“Jane would never betray her sister’s confidence. It is just the fact that you are much worse at hiding your feelings than you believe yourself to be.”
“And you are not angry with me?”
“My friend, I know that you had every intention of honoring your promise to my sister, who has proved that she is not equally noble. We cannot help whom we love.”
“I see two ways that this situation can resolve itself. I can marry Caroline, accept the child as my own, and denounce Wickham. Or we can, as Wickham says, allow their plan to progress. I am inclined towards the second, but that may be for the most self-interested reasons. I do not want to contribute to the ruination of your family. If you wish me to save Caroline from this, I need you to say the word now.”
“I will not. Wickham is a scoundrel, that is certain, and I do not relish the connection I shall have with him. However, the imprudent marriage of my sister, although fodder for the gossips, will not tarnish the Bingley name anywhere near a much as a child born out of wedlock.”
“Wickham will not agree without a sizable amount of money, which I plan to offer to him. Ten thousand pounds, and the mistaken idea that he has taken something dear to me, should be what it takes. Are you sure that you are willing to accept him as your brother?”
“Darcy, I have dealt with Mr. Hurst for years. Wickham might even prove diverting,” said Bingley, with a smile.
“So we are agreed. We will ensure the marriage between Wickham and Caroline, which solves one of her problems but may create even more than she can imagine. In return, I will pay Mr. Wickham a sum of ten thousand pounds.”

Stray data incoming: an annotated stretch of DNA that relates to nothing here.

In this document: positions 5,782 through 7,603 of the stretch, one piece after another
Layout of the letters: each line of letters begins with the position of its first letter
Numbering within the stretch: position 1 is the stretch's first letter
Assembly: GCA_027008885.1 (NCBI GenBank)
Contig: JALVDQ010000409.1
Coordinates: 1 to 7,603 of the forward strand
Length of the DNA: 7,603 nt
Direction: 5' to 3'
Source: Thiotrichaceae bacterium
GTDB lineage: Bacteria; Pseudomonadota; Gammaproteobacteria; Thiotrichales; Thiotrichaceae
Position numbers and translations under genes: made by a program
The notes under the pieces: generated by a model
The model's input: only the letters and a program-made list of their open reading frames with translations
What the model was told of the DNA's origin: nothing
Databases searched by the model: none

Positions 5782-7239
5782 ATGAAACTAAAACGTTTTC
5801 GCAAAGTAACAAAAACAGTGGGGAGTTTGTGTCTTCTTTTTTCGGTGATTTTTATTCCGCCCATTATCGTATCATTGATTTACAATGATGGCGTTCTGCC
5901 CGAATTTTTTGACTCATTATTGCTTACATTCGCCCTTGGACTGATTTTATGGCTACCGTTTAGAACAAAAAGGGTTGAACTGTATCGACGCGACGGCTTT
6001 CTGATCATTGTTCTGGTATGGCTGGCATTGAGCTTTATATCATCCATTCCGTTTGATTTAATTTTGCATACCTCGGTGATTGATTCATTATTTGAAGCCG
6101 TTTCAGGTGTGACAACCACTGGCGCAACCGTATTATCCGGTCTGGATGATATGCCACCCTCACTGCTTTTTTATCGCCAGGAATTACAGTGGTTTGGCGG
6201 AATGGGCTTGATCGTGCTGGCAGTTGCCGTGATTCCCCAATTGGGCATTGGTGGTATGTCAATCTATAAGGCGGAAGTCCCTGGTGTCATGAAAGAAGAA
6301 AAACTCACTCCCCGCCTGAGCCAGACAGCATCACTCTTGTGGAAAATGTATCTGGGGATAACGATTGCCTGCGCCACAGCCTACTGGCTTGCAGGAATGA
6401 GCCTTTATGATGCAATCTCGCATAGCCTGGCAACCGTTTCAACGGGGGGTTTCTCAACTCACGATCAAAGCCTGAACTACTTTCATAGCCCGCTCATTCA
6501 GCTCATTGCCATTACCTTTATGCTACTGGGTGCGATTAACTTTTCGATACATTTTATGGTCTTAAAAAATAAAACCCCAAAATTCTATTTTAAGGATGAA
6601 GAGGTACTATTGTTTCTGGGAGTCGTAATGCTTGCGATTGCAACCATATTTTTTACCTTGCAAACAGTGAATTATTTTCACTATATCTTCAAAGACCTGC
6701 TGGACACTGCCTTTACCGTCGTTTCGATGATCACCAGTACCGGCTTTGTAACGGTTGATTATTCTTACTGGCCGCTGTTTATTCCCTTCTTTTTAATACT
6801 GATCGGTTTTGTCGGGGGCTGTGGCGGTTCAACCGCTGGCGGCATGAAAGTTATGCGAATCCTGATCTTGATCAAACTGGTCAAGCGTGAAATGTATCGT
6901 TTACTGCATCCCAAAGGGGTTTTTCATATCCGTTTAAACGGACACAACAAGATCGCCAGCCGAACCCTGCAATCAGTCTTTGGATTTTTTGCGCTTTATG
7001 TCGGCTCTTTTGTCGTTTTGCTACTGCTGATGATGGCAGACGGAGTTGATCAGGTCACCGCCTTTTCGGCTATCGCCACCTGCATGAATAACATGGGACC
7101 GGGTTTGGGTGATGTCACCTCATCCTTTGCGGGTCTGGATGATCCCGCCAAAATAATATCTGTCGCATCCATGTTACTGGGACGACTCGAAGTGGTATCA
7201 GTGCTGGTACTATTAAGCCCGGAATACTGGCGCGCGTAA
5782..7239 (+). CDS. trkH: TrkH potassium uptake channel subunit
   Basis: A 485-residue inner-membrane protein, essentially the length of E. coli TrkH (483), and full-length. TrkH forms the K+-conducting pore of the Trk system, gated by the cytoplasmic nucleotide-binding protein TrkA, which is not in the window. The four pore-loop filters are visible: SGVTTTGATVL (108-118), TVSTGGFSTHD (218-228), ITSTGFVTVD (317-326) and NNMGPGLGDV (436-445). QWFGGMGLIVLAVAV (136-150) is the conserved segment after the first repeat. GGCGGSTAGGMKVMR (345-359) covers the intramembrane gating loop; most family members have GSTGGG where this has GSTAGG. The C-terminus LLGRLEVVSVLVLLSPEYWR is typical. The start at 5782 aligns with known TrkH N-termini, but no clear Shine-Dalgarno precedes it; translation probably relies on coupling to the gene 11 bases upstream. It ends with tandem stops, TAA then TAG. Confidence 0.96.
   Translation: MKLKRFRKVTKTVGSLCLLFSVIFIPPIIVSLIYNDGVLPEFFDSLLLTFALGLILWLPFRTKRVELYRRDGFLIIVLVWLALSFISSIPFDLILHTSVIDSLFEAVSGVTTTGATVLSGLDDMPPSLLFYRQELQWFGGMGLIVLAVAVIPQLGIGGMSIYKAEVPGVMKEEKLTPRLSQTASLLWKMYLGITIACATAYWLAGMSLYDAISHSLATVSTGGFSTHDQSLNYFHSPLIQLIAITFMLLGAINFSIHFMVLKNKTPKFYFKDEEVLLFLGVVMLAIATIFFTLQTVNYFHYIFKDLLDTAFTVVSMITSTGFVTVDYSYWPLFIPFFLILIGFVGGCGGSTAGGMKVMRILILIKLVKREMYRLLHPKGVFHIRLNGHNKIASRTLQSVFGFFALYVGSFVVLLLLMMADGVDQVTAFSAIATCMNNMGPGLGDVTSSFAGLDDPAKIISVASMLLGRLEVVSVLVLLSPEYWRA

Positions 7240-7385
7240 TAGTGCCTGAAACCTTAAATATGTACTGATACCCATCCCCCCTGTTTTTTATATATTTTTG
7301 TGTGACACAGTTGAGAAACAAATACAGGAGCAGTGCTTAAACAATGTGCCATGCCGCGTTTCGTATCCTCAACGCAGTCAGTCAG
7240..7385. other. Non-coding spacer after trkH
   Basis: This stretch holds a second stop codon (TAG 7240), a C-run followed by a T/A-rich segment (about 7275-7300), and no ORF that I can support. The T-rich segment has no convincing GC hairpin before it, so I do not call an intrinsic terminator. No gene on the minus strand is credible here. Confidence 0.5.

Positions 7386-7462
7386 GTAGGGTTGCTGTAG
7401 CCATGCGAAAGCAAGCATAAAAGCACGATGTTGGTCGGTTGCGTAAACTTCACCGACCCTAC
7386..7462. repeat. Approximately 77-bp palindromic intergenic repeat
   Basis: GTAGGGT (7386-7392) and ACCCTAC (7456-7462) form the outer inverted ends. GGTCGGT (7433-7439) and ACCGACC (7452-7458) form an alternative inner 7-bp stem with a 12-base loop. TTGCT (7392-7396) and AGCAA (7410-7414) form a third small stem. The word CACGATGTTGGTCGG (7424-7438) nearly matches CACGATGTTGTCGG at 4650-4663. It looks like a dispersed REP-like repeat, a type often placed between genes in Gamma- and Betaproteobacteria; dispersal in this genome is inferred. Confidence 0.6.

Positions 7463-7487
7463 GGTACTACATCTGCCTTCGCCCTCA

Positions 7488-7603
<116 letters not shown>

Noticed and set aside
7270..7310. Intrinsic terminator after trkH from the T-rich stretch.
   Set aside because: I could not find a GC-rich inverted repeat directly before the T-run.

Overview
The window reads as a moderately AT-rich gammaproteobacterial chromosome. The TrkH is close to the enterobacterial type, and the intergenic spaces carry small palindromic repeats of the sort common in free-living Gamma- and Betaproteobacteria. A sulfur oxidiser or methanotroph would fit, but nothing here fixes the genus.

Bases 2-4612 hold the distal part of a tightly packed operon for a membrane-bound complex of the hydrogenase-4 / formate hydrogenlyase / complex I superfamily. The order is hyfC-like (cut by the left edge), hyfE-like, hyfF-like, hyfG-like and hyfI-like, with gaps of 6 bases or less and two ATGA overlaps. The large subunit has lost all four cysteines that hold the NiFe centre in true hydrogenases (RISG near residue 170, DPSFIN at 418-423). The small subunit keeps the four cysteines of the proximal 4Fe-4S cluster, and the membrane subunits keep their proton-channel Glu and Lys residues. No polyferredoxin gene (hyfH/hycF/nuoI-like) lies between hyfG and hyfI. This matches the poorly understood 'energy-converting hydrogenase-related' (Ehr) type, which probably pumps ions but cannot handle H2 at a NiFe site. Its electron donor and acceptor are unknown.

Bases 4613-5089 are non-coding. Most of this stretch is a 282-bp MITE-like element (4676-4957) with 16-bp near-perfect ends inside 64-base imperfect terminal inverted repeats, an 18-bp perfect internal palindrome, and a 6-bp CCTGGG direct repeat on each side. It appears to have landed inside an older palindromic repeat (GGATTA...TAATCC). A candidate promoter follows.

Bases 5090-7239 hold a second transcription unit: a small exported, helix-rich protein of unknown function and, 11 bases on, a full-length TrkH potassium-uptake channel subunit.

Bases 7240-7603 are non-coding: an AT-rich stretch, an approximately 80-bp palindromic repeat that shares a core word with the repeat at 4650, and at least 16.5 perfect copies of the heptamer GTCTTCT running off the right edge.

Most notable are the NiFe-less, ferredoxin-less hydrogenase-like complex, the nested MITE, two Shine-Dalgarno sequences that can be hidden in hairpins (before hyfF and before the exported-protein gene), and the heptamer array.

“It is as happy a result of this sordid situation as is possible,” replied Bingley.
Finished with their conversation, they returned to Wickham, who smiled knowingly at them. “Have you seen the sense of my offer?” he asked.
Darcy gritted his teeth and replied, “We have. Name your price.”
“Twenty thousand pounds.”
“Done,” said Darcy. “Now we should get some rest. I will pay for an expedited marriage license for you. Not a single pound will change hands until you are legally wed.”
Bingley and Darcy returned to their rooms. “Do you think that they will run?” asked Bingley.
“I cannot imagine they would,” said Darcy. “They would not risk the loss of money.” He stopped and looked at his friend. “I am so very sorry that your family became involved in this.”
“Caroline is the one who should apologize, not you. However, I suspect that she will be punished more than enough with Wickham for a husband.”
“I fear that is true,” replied Darcy. At this point, they had reached the doors to their rooms. The men shook hands and tried, finally, to get some rest.
The next morning, Bingley sent Jane a letter telling her that Caroline was located and the situation brought to its best possible resolution. Darcy purchased a marriage license, and the following day Wickham and Caroline were wed.
“I cannot believe that you are making me go through with this,” she said bitterly to Mr. Darcy. “The only reason that I turned to Wickham was because you were always so cold to me. If you had loved me more, this would never have happened.”
“If you had kept your promises, this would never have happened,” replied Darcy coldly. “This situation is of your own making.”
Bingley and Darcy served as the witnesses to the wedding. Afterward, the entire party began the long and awkward trip back to Netherfield.